(A) Image showing the data acquisition screen of an SLI performed with a T-piece. (B) Image showing the data acquisition screen of an SLI performed with an SIB.
Acquisition of respiratory mechanics data and analysis of results
During manual ventilation, the manikin was connected to a computerized data acquisition system. Ventilatory pressure was read using a pressure sensor (Validyne®, model DP45-24), and volume was calculated with a pneumotachograph (Hans Rudolph® Inc., Kansas City, USA). Both of the above systems were calibrated and connected to data acquisition software (Lab VIEW® 5.1, National Instruments, São Paulo, SP, Brazil) specifically developed for this purpose (RA Electro Systems LTDA, Campinas, Brazil). The ventilatory mechanics parameters PIP, PEEP, Vt, minute volume, RR, Ti and expiratory time were continuously assessed.
A direct comparison between the two types of equipment was performed for each respiratory mechanics and SLI parameter, followed by an analysis of equipment effectiveness, taking into account the education and training of the participants (instructor group or non-instructor group).
Continuous data were compared using Student’s t test (comparison between types of equipment) and one-way analysis of variance (ANOVA) with the Student-Newman-Keuls post-hoc test (comparison between groups of individuals). The Mann-Whitney test or ANOVA based on ranks was used for nonparametric data. Categorical variables were analyzed using the chi-squared or Fisher's exact test, as appropriate. The statistical significance level was 0.05. The calculated sample to detect a difference in Vt of 1.0 mL between the groups was at least 25 subjects in each group, considering a standard deviation of 1.2 mL, a test power of 0.8 and a significance level of 0.05.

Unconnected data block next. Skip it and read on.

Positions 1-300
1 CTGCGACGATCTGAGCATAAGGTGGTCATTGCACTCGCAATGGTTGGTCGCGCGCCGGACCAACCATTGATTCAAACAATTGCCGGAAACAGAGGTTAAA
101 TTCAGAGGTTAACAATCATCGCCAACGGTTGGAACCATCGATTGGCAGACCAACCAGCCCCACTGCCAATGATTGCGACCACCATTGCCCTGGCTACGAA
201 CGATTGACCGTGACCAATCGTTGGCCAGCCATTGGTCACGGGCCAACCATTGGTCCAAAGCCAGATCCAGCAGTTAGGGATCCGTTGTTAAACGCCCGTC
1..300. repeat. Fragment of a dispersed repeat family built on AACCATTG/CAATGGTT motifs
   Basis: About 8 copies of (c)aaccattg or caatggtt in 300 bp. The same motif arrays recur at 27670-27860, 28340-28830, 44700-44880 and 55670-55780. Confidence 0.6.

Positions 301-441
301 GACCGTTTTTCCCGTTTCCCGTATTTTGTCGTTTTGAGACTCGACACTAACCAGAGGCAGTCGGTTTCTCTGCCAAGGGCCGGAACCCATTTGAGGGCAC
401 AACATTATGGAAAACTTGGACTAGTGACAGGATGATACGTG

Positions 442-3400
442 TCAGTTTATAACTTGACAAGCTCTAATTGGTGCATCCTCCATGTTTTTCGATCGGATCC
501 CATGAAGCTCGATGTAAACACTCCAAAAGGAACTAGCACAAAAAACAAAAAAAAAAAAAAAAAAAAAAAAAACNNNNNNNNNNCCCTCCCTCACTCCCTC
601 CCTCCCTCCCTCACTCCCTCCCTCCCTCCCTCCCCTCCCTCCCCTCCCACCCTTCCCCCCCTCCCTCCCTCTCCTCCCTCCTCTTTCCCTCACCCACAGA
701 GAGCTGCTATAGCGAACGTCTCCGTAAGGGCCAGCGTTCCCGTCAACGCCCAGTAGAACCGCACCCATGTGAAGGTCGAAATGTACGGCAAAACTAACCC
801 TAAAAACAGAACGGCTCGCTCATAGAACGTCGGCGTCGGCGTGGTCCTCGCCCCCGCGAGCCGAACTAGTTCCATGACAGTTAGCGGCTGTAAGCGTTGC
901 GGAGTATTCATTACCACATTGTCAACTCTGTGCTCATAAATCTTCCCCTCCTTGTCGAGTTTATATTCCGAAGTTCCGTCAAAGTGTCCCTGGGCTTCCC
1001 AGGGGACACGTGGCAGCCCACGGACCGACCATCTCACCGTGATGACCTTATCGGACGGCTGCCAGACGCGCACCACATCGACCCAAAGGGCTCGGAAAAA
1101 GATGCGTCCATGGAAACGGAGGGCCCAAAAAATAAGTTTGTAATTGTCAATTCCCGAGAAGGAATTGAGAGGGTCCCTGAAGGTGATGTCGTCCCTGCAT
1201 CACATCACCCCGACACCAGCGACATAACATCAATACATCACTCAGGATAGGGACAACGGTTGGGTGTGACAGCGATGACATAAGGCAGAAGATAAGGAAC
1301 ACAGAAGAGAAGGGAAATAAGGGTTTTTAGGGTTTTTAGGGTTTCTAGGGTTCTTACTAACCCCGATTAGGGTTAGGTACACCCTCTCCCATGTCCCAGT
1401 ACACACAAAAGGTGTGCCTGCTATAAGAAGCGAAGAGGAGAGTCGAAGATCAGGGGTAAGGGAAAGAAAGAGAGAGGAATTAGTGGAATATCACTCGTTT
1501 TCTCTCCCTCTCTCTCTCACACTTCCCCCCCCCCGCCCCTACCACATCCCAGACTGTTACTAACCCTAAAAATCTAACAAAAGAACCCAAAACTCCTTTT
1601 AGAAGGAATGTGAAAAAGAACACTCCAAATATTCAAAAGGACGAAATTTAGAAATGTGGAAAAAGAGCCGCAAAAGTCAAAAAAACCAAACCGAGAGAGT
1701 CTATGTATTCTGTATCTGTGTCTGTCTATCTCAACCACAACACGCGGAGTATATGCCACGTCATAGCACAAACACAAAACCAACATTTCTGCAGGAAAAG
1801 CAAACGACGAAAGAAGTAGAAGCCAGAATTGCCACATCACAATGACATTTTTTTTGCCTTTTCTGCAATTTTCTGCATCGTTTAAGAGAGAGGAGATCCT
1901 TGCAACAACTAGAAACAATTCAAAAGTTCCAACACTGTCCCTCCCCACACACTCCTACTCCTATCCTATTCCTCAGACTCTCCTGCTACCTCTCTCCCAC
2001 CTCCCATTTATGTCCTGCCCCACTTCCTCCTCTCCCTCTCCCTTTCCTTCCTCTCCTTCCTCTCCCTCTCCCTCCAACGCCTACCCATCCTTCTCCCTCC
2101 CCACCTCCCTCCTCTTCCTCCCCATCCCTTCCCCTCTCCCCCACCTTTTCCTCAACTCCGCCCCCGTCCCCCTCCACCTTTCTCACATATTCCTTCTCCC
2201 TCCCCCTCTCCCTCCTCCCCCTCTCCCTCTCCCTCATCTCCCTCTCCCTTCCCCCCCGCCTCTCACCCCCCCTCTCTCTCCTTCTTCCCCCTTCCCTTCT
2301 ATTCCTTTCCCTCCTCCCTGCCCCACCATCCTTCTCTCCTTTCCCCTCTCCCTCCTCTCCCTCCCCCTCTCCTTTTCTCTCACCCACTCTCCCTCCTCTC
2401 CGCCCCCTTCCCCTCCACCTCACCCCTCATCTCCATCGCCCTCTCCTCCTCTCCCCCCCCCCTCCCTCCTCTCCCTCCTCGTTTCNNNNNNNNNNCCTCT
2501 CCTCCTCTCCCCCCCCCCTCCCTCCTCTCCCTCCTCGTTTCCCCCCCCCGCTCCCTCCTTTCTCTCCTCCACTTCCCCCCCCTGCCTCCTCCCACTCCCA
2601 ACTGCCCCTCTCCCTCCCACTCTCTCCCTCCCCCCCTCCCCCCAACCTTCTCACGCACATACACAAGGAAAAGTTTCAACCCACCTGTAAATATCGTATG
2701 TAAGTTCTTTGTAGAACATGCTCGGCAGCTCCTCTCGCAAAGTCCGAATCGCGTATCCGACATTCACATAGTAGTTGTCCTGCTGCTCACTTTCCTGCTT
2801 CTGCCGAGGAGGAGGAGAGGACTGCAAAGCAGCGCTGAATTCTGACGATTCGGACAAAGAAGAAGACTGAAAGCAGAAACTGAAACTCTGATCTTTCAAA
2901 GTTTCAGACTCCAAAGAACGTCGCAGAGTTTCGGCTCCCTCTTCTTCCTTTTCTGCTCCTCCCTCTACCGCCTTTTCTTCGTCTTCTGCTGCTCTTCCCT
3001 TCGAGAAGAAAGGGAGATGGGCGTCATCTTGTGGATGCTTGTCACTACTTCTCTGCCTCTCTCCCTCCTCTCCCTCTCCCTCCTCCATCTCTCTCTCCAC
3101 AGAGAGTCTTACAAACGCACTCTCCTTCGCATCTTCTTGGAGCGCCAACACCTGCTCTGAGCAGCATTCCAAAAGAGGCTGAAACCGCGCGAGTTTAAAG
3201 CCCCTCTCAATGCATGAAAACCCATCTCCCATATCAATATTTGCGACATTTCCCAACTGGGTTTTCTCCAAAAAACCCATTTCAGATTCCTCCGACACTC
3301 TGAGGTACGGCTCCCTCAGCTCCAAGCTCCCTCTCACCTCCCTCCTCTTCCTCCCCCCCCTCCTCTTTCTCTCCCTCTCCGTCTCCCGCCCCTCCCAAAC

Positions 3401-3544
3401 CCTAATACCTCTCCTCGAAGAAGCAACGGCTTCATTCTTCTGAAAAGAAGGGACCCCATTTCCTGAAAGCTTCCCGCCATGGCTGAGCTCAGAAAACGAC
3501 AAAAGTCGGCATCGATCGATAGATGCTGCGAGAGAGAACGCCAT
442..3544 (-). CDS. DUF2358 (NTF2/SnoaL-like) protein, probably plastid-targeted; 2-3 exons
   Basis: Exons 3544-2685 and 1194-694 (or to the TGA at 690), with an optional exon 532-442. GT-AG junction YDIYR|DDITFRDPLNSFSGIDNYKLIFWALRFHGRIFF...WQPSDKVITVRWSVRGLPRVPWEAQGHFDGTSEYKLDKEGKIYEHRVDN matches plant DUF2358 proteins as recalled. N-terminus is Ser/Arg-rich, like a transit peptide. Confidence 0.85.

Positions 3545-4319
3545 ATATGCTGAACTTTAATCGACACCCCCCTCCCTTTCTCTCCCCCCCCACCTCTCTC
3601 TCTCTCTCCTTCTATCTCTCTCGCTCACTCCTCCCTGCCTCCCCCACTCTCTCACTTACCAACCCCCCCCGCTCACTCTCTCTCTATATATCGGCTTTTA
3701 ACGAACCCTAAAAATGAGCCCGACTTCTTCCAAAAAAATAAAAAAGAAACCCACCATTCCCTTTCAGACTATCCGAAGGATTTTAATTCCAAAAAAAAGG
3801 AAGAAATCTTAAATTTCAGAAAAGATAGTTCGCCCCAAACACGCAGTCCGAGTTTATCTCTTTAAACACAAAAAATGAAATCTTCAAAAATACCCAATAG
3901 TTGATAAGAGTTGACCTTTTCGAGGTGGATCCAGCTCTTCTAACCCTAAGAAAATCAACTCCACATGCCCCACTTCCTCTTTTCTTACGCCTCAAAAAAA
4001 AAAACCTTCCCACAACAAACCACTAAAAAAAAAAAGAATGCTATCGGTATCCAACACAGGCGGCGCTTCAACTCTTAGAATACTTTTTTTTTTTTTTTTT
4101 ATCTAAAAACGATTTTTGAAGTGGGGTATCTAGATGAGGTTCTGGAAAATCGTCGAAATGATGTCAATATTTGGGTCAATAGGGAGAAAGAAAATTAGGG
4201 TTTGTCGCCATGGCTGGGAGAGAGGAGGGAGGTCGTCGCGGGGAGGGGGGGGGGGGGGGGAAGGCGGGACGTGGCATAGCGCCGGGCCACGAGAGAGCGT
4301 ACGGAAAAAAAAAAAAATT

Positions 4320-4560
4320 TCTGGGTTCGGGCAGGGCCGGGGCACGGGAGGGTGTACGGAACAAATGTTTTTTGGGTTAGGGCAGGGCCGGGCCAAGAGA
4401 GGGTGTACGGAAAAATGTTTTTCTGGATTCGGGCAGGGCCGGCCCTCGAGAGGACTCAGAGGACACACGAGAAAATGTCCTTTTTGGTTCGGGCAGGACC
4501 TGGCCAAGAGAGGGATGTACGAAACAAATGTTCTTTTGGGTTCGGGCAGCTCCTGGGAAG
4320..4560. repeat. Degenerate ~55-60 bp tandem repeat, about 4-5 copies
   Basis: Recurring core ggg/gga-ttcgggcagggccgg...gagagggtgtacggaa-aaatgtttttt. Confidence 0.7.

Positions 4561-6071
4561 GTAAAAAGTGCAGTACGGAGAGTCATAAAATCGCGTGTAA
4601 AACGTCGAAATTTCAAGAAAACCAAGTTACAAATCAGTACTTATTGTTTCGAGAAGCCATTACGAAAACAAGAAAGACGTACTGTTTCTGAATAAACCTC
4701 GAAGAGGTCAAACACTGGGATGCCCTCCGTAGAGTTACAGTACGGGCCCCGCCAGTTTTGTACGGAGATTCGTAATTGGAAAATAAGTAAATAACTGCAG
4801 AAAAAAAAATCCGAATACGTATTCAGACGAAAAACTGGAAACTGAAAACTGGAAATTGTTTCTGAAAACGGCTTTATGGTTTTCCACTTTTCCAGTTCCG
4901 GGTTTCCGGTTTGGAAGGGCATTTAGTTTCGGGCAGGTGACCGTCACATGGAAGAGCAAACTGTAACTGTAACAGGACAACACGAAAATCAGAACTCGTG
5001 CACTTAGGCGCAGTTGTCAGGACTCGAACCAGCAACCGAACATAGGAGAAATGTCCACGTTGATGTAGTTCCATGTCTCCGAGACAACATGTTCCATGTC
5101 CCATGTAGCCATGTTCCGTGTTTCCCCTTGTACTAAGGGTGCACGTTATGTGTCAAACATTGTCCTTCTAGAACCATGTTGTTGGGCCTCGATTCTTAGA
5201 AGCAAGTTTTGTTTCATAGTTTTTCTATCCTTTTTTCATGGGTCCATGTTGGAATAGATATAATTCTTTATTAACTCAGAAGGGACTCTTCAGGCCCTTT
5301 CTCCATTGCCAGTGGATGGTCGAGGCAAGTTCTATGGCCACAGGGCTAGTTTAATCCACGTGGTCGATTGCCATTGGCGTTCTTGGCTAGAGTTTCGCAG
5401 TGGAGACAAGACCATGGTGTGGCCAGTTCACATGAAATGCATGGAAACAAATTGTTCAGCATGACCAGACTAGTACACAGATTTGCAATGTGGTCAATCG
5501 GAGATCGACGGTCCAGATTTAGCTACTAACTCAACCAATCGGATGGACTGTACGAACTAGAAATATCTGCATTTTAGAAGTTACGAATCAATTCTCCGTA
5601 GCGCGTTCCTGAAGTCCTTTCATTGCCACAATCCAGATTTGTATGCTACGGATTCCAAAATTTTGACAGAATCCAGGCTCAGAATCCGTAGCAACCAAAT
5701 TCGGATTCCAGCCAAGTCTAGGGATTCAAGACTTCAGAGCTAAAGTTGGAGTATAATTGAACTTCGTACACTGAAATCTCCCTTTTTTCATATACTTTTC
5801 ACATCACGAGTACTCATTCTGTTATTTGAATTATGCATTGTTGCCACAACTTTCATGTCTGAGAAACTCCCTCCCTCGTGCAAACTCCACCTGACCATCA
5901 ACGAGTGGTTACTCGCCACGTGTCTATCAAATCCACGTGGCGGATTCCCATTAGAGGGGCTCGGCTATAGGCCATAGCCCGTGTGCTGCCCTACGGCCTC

A comparison between the SIB and T-piece regarding the effectiveness of the pulmonary ventilation versus the SLI maneuver is shown in Table 1. The use of the T-piece resulted in lower Vt and PIP values, with increased PEEP and Ti. During the SLI maneuver, use of the T-piece resulted in a greater AUPTC, higher mean airway pressure during the 10-s period and longer time needed to reach a T Max of 20 cmH2O when compared with the SIB.